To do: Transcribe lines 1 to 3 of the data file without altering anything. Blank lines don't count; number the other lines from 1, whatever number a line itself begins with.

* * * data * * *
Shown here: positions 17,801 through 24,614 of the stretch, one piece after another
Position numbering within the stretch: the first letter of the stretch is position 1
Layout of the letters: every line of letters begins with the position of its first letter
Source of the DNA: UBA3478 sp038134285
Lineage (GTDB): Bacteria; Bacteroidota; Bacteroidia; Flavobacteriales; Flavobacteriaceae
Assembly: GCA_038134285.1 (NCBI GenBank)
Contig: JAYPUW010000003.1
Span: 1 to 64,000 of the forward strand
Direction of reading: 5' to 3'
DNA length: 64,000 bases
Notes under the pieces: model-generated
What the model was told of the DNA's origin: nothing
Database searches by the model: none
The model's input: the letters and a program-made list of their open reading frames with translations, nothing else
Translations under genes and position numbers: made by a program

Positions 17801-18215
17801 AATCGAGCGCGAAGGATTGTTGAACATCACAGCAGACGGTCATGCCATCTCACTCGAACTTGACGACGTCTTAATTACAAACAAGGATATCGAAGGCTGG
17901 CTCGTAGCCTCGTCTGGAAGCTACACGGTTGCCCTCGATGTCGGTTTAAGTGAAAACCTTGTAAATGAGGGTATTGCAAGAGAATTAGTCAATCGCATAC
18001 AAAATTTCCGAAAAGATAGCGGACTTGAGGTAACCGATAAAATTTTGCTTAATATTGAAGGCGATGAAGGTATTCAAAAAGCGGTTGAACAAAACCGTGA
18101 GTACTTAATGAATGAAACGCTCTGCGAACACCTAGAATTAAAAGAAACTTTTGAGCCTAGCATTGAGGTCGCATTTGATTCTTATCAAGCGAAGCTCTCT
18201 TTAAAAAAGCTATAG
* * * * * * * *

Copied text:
Shown here: positions 17,801 through 24,614 of the stretch, one piece after another
Position numbering within the stretch: the first letter of the stretch is position 1
Layout of the letters: every line of letters begins with the position of its first letter